Asset quality pressures for retail non-banking finance companies (NBFCs) are expected to stabilise only in the latter part of the second half of the financial year (October 2014-March 2015). However, some revival in growth is expected in 2015-16, said rating agency Icra.
“Retail-focused NBFCs continue to witness a challenging period of subdued growth and build-up in delinquencies in the first quarter of FY15, as a result of weakness in the economic and business outlook witnessed in 2013-14,” said its report.
The strong verdict in the Lok Sabha elections had led to an improvement in sentiment, fuelled by expectations of speedy decision making and investor-friendly reforms. Against this backdrop, ICRA expects the growth rate of gross domestic product for 2014-15 to improve to 5.3-5.5 per cent against the 4.7 per cent in 2013-14, which should result in a pick-up of credit demand. “As a result, NBFCs could see some revival in growth in FY15 to 11-14 per cent from about eight per cent in FY14, although expected largely during the latter half of the year,” said Icra.
Recently, banks returned to focus on retail lending, as credit demand from companies remains weak. Icra believes NBFCs will need to manage competitive pressures from banks. “NBFCs’ niche positioning, good market knowledge and large customer outreach (will) continue to support their access to customers. Further, the Reserve Bank’s regulations of June 26, permitting non-deposit accepting NBFCs to act as business correspondents could enhance NBFCs’ position as a conduit for banks to meet priority sector lending requirements and support the non-interest income of NBFCs,” said Icra.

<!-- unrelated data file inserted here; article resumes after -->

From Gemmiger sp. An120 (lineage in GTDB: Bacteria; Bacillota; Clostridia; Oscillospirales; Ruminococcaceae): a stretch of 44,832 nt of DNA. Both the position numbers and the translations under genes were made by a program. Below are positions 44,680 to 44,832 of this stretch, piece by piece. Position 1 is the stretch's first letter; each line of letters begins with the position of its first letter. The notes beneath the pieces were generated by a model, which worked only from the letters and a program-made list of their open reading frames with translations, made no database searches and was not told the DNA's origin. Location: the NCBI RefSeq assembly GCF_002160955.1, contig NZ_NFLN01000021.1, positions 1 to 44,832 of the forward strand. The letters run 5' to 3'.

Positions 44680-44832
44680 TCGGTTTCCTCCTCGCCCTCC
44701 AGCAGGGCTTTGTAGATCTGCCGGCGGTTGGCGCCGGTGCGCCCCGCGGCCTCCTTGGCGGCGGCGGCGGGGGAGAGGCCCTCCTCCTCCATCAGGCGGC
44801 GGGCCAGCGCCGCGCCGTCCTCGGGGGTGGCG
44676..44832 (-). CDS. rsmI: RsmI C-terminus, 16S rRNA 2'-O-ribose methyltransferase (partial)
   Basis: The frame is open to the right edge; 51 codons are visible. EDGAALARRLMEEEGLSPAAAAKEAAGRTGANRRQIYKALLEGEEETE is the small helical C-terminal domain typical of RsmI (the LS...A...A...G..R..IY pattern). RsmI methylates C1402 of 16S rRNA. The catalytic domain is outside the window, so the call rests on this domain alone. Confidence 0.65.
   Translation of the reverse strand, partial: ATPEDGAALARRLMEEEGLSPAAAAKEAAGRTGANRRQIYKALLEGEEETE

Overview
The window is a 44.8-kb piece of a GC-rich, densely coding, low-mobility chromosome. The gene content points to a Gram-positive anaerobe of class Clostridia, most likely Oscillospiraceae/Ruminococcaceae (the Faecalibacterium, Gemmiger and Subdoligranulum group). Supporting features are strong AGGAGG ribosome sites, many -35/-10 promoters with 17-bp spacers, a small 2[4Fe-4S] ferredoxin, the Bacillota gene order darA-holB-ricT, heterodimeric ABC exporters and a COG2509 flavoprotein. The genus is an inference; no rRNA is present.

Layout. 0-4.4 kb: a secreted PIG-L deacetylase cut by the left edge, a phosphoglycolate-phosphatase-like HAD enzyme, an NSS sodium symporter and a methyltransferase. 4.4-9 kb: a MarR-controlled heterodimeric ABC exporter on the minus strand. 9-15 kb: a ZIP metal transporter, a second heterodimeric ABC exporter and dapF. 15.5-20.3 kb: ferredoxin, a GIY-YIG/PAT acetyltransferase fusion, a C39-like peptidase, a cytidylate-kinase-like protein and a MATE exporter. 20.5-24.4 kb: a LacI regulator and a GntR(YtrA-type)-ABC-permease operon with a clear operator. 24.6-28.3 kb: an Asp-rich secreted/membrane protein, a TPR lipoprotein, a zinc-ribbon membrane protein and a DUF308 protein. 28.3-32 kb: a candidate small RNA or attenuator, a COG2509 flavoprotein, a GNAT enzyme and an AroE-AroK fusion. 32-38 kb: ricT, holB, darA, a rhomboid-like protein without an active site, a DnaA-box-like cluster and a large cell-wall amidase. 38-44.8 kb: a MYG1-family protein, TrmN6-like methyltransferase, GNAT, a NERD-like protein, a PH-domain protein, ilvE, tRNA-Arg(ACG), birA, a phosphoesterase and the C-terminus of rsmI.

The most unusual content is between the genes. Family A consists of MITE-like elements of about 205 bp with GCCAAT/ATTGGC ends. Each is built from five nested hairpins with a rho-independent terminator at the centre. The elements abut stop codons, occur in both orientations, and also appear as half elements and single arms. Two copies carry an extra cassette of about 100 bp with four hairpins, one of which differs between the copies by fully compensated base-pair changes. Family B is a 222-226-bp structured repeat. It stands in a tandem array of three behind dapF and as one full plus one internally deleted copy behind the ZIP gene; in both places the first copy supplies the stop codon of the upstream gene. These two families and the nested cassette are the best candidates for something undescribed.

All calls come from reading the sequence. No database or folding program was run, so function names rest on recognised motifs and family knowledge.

Due to rising credit costs, NBFC earnings saw a compression in the first quarter of the current financial year, on the back of rising credit costs. According to Icra, this is expected to remain at an elevated level in FY15, until asset quality challenges unwind. Further, cautious growth and likely costs associated with recovery efforts could result in some weakening in operating efficiencies for NBFCs, its report said.